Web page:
EN · FR · DE

“High time for things to change..." - African Perspectives on the Energy Transition

Five dialogue forums and one conference in 2012 showed that the promotion of renewable energies is linked to high resource consumption needed for the production of "green" technologies and in this way promotes the "Green Economy". In the second year of the project "Paradoxes of Sustainability" we proudly present now the recommendations for action for decision-makers in politics and the economy. These recommendations for a really fair energy transition are based on the expertise of the invited African activists, intellectuals and energy experts.

These recommendations are the first draft and further comments and feedback are welcome! Please send your comments to info(at)africavenir.org

Green economy won´t save the planet, but green democracy will.
(Patel, 2012)

In Germany the “energy transition” is on everyone's lips. With slogans such as "High time for things to change" actors in the political and economic arena are campaigning for “green” energy and more energy efficiency. (1) There is considered to be broad political and social consensus on the irreversible phasing out of nuclear energy by 2022. The federal government is aiming for a 85% reduction in greenhouse gas emissions by 2050, compared to base year 1990.

In the framework of its project "Paradoxes of sustainability - how socially equitable are ‘green’ technologies really?" the Berlin-based organization AfricAvenir International e.V. sheds light on African perspectives on the energy transition in Germany and Europe, as well as the associated rapid expansion of renewable energies. In 2012 AfricAvenir invited the African intellectuals and activists Nnimmo Bassey (Friends of the Earth), Many Camara (ARACF - Association of ressortissants et des Amis de la Commune de Falea), Dr. El Mostafa Jamea, Tidiane Kassé (Pambazuka), Jean-Claude Katende (ASADHO - Association Africaine de Défense des Droits de l'Homme), Kulthoum Omari (Heinrich Böll Foundation South Africa), Silas Siakor (Sustainable Development Institute), Odile Tendeng (Gorée Institute), Prof. Judi W. Wakhungu (African Centre for Technology Studies) and Nozipho Mabebe Wright (Energia Botswana) to report on their experience with renewable energy in a series of dialogue forums, a conference and in published articles providing perspectives from various regional and scientific viewpoints of the continent. The participants discussed the consequences of the energy transition in the global north for the African continent.  The following questions form the basis of this project:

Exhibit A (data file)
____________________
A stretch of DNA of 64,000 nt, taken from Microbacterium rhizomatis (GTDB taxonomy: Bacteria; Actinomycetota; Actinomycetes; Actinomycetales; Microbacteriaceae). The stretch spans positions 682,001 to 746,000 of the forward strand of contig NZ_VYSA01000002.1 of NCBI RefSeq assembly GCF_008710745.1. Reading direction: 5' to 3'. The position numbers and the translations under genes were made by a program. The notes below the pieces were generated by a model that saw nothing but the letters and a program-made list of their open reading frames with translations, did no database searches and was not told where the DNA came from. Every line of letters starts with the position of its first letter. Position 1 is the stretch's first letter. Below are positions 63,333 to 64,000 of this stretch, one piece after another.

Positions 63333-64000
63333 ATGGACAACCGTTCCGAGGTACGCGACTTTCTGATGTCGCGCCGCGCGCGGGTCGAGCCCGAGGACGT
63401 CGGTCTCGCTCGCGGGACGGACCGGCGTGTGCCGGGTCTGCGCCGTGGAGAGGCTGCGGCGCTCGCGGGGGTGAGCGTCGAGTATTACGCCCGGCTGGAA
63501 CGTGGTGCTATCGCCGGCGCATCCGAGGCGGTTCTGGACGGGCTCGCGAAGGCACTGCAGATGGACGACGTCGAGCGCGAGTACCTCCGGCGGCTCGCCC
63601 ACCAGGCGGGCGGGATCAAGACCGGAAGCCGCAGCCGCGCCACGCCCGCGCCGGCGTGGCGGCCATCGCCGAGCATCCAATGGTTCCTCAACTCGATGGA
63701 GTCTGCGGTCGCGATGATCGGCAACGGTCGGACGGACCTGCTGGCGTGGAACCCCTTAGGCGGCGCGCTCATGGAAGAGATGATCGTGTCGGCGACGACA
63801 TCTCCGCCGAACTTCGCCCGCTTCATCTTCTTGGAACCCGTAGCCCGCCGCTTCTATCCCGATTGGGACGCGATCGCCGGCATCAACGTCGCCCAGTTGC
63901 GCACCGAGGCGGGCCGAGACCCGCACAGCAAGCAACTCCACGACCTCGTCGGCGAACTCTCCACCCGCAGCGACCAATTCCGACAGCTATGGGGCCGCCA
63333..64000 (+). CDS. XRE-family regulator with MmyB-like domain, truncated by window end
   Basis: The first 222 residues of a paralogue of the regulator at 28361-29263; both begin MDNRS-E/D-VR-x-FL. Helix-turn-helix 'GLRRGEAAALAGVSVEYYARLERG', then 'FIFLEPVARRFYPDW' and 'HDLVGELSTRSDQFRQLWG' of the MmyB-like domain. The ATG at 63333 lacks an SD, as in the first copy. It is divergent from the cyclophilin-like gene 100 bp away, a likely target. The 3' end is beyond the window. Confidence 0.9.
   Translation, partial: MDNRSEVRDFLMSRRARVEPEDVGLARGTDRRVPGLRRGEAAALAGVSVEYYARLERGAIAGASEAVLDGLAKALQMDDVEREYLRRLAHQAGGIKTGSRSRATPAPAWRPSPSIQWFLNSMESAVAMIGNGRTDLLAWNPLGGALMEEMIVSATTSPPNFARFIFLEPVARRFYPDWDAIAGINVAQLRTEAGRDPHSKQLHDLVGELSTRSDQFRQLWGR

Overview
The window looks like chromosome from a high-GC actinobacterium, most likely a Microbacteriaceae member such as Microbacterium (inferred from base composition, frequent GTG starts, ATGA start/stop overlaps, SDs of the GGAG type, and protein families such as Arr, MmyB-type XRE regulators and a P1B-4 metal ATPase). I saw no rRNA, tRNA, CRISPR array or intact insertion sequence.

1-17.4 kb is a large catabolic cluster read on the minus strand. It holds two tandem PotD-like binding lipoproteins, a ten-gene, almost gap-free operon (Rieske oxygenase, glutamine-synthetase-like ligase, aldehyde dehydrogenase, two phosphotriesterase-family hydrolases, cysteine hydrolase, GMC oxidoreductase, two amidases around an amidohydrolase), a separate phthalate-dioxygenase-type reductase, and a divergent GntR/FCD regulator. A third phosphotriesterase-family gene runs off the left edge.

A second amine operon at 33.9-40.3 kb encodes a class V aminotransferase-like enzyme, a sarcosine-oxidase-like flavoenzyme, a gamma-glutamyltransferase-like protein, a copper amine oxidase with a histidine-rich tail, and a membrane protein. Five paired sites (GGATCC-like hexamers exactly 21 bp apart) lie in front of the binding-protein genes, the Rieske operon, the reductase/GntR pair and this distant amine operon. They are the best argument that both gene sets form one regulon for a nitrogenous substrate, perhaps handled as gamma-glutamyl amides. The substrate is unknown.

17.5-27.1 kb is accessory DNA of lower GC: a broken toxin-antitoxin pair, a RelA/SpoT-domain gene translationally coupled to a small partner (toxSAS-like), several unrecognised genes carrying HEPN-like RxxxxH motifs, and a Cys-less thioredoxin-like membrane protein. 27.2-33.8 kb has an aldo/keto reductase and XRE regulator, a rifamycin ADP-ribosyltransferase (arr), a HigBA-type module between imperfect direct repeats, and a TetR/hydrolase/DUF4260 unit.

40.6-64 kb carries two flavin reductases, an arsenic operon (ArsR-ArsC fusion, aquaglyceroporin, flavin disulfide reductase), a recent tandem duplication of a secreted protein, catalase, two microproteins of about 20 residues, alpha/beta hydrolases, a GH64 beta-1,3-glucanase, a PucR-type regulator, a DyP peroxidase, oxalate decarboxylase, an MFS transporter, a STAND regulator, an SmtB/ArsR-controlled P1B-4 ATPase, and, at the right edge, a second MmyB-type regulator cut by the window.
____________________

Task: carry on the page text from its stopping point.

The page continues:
• What are the social, environmental and economic consequences of the extraction and trade of raw materials that are necessary for the production of renewable energies?
  • Will the energy transition unleash positive development potential for Africa? Or will the continent experience a new "resource curse" and continue to be dependent on imported expensive technologies?

The African voices are clear. They too are saying, "High time for things to change!". However, only taking into account the nuclear phase-out and the development of renewable energies in Germany is still far too short sighted.
This is because the federal government gives priority to opening up new markets for German companies in the field of renewable energy (2) and sees the countries of the Global South as willing suppliers of raw materials for energy production without uranium or fossil fuels which takes place primarily in the North. The experts invited by AfricAvenir highlight the impact that the extraction of African raw materials which are required for the production of "green" technologies has on the continent. The current concept of the energy transition is merely a switch from fossil to non-fossil energy production that is still dependent on the exploitation of some partially non-renewable resources. Any form of energy transition for the resource-supplying countries is out of the question. The unequal power structures on which Europe's energy transition to resource exploitation in the Global South is based will remain in place without the local populations being given a say.

In this context the Moroccan energy expert Dr. Mostafa El Jamea presents the example of Desertec, a major project to generate solar energy in North Africa. Due to the size of the project, it devours hectares of land, as well as the important but rare resource water. A potential negative impact on the ecosystem cannot be ruled out. The local communities however were not involved in the preliminary consultations or the decision-making process and it remains questionable whether the project will benefit them.

Up until now, the energy transition in its current form has predominantly taken the form of greenwashing of the existing growth-oriented economies under the guise of "Green Economy". Instead of presenting serious alternatives to the continuous increase of fuel consumption and to the focus on resource security for Germany, public discourse remains restricted to the improvement of energy efficiency. However, the successful implementation of a socially just energy transition calls for a paradigm shift in global energy, commodities and resource policy. The basis of this policy must be the recognition of autonomous definitions and paths of development on the part of the concerned populations. All stakeholders - the northern and southern governments, civil society, companies and development cooperation - need to do their bit.